The academic think tank SEARCA has pushed for the integration of agricultural tourism into Boracay in light of ideas on land reform and “experience economy” that must be beneficial for tourists, indigenous people (IP), and natural resources.
Southeast Asian Regional Center for Graduate Study and Research in Agriculture (SEARCA) Director Dr. Gil C. Saguiguit asserted SEARCA’s agritourism proposal in Boracay will teach small, IP farmers best agricultural practices, involve them in the value chain and introduce them to agri-tourism.
“The most important component,” Dr. Saguiguit said, “would be to teach farmers of Boracay agri-tourism as an alternative source of income in the mold of Ubud in Bali, Indonesia where there are paddy areas which attract tourists as much as the island’s world-famous beaches.”
SEARCA pushed for its assistance to the local and national government on agriculture value adding where it has expertise on the heels of President Rodrigo Duterte’s declaration of his plan to place Boracay under land reform.
Saguiguit Jr. said through agritourism, farmers will be able to make the best use of the land they will receive from the government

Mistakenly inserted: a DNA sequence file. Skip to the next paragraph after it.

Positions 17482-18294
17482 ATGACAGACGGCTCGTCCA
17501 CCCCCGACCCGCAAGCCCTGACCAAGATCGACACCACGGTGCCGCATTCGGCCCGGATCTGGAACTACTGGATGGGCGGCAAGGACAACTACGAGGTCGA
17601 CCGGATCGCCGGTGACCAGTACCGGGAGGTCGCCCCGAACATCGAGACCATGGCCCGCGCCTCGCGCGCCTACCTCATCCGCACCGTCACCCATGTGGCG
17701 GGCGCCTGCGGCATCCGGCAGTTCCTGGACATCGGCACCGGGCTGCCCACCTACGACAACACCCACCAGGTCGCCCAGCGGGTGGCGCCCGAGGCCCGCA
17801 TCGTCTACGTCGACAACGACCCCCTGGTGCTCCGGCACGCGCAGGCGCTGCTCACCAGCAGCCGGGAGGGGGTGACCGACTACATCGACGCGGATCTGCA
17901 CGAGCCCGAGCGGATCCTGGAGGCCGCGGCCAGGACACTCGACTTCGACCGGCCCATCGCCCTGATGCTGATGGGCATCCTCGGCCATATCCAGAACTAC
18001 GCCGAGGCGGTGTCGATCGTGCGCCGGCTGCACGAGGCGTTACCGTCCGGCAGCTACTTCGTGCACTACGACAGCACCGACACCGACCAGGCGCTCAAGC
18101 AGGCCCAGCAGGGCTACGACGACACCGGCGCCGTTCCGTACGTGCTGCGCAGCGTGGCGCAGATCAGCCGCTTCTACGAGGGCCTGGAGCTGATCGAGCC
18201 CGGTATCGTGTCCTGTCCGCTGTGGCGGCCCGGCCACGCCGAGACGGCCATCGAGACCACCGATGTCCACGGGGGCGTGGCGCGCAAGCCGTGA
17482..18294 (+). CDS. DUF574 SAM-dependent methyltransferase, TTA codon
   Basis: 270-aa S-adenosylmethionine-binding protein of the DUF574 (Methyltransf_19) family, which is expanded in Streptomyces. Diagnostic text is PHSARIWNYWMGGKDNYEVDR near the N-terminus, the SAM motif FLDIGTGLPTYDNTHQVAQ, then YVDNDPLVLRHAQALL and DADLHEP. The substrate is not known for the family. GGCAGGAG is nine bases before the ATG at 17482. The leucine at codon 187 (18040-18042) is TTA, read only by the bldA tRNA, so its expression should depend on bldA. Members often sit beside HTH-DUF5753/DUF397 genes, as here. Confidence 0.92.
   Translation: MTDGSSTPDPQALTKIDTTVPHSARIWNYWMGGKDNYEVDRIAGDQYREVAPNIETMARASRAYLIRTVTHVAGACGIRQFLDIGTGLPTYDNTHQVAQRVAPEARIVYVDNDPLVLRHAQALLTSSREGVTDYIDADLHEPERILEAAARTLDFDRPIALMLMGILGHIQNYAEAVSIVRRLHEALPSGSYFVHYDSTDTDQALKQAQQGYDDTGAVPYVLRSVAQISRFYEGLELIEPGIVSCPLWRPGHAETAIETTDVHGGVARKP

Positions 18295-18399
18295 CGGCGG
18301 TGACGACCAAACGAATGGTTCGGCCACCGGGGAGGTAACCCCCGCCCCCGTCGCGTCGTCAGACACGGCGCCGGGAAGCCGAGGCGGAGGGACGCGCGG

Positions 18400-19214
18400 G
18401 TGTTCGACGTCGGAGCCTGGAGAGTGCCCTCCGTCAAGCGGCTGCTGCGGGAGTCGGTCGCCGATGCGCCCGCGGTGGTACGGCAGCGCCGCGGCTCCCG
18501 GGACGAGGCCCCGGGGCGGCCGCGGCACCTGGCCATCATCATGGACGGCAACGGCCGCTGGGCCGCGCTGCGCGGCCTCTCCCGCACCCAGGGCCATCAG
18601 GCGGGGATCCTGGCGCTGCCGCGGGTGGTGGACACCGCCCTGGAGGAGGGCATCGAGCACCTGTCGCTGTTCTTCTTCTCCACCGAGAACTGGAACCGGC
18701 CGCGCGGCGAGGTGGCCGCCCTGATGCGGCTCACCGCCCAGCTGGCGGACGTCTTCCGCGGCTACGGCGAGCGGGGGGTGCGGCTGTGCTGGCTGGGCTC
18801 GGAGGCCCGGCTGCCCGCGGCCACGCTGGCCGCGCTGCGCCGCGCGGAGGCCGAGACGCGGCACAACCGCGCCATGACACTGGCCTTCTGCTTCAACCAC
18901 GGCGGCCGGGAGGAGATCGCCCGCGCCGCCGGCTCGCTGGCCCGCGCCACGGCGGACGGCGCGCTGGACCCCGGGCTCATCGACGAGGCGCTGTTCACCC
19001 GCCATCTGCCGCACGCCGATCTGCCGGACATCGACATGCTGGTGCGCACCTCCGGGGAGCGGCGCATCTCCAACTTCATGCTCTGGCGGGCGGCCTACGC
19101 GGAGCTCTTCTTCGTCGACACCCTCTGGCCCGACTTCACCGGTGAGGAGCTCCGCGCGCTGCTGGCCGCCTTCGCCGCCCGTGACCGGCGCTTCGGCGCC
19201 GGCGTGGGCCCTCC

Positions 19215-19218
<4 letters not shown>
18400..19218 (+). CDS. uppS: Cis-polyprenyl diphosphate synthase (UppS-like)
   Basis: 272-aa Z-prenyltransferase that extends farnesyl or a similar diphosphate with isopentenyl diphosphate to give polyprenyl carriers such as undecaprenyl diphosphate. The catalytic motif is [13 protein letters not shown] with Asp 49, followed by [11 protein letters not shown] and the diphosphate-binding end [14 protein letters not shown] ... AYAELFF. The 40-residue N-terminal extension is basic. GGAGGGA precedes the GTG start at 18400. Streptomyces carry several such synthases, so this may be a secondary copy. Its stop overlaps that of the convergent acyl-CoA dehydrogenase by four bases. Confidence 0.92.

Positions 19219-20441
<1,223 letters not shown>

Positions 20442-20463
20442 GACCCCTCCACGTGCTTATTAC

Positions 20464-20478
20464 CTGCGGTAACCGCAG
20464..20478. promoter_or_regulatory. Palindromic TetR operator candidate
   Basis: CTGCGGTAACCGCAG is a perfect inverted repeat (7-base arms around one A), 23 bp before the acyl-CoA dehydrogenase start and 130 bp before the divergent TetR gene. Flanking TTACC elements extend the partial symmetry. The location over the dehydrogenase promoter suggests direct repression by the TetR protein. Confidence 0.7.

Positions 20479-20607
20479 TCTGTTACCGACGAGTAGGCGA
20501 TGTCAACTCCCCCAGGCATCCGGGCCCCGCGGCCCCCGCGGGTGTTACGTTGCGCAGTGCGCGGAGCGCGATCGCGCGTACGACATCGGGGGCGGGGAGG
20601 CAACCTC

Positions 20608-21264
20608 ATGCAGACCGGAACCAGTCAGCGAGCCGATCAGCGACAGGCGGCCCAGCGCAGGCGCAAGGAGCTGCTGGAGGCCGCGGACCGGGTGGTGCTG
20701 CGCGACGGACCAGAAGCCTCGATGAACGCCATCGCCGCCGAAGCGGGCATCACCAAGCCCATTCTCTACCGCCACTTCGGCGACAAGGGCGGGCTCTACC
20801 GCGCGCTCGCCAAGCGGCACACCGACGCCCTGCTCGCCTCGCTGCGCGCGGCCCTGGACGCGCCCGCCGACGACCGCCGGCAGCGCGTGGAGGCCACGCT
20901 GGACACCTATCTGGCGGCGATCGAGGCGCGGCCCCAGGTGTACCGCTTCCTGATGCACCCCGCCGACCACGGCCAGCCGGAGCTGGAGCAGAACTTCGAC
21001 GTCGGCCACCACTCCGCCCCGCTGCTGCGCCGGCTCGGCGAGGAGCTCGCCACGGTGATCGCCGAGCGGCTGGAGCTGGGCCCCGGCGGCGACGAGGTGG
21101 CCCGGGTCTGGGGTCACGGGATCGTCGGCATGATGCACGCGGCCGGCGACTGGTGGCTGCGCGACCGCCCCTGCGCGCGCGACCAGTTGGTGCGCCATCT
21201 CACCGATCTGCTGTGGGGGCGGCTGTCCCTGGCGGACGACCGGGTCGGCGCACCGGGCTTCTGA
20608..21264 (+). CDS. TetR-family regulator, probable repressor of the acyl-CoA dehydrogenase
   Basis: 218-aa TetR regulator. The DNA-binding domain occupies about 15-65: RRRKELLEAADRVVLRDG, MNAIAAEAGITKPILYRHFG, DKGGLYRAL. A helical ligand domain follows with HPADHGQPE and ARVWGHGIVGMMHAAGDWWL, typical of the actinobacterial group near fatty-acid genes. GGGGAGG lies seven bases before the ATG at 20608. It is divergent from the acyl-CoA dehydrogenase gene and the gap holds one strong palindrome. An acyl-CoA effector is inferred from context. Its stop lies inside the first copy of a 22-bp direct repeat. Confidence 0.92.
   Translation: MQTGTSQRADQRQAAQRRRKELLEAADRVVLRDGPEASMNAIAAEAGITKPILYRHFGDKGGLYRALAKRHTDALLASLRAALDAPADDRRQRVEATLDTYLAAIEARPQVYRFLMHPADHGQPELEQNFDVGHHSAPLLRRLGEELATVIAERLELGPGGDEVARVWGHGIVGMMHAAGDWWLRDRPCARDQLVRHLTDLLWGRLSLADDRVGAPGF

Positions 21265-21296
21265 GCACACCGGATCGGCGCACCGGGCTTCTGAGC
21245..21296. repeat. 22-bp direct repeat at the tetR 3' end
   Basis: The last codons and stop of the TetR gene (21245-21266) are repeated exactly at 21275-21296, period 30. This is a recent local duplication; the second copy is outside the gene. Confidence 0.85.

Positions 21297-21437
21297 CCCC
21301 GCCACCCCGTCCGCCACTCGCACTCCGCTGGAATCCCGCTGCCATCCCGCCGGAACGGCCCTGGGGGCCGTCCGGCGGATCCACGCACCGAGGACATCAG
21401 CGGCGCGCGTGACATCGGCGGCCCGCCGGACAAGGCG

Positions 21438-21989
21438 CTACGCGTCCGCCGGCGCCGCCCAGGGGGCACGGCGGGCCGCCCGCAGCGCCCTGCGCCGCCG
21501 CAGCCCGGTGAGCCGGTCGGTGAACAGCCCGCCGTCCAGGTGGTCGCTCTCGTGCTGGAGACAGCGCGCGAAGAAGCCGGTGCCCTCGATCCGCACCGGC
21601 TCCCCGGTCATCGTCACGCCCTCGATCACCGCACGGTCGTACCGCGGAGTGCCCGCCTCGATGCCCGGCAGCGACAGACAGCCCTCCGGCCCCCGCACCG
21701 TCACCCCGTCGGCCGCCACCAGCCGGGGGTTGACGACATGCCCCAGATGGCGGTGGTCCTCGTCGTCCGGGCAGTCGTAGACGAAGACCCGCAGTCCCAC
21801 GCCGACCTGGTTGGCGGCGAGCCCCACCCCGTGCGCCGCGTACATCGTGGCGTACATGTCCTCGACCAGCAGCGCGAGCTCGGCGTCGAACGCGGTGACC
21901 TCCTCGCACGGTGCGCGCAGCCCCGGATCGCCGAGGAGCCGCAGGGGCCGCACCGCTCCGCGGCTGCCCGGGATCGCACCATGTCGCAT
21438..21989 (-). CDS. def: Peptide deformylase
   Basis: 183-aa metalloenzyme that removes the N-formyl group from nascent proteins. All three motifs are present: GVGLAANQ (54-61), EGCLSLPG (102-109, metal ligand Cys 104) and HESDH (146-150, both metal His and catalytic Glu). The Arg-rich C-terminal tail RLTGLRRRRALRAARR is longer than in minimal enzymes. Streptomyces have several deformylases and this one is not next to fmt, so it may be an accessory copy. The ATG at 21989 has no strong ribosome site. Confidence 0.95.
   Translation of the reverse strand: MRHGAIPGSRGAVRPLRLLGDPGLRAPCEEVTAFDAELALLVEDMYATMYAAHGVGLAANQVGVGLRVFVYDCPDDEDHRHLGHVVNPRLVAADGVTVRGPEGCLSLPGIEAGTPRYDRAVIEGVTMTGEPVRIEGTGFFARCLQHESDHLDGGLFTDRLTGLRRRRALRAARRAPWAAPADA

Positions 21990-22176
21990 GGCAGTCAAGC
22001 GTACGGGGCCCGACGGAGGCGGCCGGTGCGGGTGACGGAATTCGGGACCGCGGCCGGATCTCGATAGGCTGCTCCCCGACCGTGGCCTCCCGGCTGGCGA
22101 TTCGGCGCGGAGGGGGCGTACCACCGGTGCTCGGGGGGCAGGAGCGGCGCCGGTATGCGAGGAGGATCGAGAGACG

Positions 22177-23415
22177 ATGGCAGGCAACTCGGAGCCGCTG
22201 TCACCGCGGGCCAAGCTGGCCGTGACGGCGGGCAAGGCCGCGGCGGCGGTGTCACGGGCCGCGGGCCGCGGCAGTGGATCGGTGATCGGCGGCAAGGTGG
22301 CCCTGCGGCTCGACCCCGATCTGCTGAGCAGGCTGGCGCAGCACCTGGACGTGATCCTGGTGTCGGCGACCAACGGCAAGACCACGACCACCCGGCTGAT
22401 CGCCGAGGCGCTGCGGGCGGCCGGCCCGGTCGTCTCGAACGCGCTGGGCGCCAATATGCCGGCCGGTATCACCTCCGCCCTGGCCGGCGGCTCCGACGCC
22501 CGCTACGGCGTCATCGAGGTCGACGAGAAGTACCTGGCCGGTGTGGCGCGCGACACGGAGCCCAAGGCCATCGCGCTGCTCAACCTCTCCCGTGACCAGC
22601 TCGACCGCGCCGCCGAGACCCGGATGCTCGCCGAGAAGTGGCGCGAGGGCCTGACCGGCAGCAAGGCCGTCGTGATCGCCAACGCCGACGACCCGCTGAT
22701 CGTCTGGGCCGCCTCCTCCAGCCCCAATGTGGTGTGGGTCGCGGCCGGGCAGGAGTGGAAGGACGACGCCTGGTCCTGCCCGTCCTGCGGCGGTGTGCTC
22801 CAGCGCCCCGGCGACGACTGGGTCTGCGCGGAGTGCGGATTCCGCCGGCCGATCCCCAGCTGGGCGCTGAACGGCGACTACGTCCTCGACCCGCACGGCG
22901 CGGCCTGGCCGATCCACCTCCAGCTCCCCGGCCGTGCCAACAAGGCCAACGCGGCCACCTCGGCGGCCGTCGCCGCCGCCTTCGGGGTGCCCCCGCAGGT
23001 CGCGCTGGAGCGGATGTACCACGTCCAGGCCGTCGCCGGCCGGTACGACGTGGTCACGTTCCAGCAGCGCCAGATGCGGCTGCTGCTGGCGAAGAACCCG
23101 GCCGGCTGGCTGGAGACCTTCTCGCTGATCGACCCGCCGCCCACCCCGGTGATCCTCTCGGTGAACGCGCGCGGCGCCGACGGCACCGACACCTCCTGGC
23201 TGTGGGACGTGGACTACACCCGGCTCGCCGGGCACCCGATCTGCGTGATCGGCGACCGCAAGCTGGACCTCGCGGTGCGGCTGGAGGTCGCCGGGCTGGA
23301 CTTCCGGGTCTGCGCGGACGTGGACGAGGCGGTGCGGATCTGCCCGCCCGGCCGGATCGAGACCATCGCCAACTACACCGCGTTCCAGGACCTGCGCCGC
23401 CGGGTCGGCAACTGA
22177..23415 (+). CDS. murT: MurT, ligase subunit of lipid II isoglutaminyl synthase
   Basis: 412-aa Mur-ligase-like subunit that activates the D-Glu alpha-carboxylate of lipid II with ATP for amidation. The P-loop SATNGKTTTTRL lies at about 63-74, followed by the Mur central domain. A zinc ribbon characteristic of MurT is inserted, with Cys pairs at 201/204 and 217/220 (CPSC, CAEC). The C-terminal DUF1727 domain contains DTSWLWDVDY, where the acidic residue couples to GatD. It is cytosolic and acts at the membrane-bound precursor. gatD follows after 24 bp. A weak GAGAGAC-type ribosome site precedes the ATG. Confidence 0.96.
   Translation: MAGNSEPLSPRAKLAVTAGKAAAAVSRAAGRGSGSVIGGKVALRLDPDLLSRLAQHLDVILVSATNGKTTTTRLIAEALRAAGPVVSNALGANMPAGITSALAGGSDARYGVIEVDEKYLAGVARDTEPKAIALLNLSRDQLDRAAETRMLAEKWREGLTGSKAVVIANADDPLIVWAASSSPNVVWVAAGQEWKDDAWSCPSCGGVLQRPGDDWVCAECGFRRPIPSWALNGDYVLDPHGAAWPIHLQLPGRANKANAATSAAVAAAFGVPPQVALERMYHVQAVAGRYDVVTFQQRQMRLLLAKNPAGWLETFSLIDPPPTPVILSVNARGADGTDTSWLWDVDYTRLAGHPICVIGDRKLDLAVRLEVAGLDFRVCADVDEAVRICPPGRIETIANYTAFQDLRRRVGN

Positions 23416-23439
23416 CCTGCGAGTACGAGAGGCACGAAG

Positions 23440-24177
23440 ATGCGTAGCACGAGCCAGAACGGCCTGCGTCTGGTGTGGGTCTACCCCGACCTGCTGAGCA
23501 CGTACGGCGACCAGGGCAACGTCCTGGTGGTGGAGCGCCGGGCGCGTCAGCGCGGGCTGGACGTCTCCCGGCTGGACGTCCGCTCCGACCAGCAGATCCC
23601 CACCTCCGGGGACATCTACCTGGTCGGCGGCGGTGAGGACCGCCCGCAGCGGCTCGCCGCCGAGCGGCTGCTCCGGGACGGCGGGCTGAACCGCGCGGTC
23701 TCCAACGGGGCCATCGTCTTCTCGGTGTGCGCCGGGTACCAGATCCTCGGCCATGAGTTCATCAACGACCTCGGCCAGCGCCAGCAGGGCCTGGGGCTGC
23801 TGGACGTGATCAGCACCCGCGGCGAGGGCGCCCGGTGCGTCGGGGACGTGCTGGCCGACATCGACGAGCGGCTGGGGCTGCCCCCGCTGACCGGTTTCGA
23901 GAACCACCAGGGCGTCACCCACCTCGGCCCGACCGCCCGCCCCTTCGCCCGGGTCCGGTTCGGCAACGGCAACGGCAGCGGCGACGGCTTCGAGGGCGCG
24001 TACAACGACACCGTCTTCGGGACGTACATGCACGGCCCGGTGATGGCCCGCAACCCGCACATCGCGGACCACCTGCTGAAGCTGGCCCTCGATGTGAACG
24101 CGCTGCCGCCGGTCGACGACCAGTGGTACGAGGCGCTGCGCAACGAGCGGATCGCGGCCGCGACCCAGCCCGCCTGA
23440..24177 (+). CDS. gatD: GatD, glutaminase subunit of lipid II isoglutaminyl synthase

“With the world watching the rehabilitation of Boracay, SEARCA sees this time as an excellent window for demonstrating sustainable agriculture practices to show that the invigorated farms would not only be economically viable but also environmentally sound. The importance of forest rehabilitation, re-planting, and protection will also be stressed with the possibly significant involvement of indigenous people,” said Saguiguit said.
What’s good about Boracay is farmers will not incur hefty transportation costs just to sell their farm produce.
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“Whatever farmers produce, they can sell right on the island. They don’t have to bring out their produce. They can sell raw products to hotels and other tourist locations and explore possibilities for postharvest processing into alternative heft that tourists would buy. These are essentials in an island economy,” said Saguiguit.
Given the push for agri-tourism, he said Boracay is a prime location to demonstrate that farmers can actually earn from the tourism boom by providing opportunities for tourists to experience a rural farm setting in the Philippines without having to get away from Boracay.
He said the plan is to involve the local government unit and private sector to ensure that the proposed agricultural and rural development initiative will be inclusive and sustainable.
SEARCA is actively seeking expressions of interest and possible support from government agencies and other entities to develop and implement this concept approach to help Boracay.
New ideas on agri-tourism have been coming up as SEARCA has held agri-tourism conferences.
One of such revolutionary idea on agri-tourism that made tourism in developed economies like that of Taiwan and Thailand more prosperous is the adoption of the “experience economy.”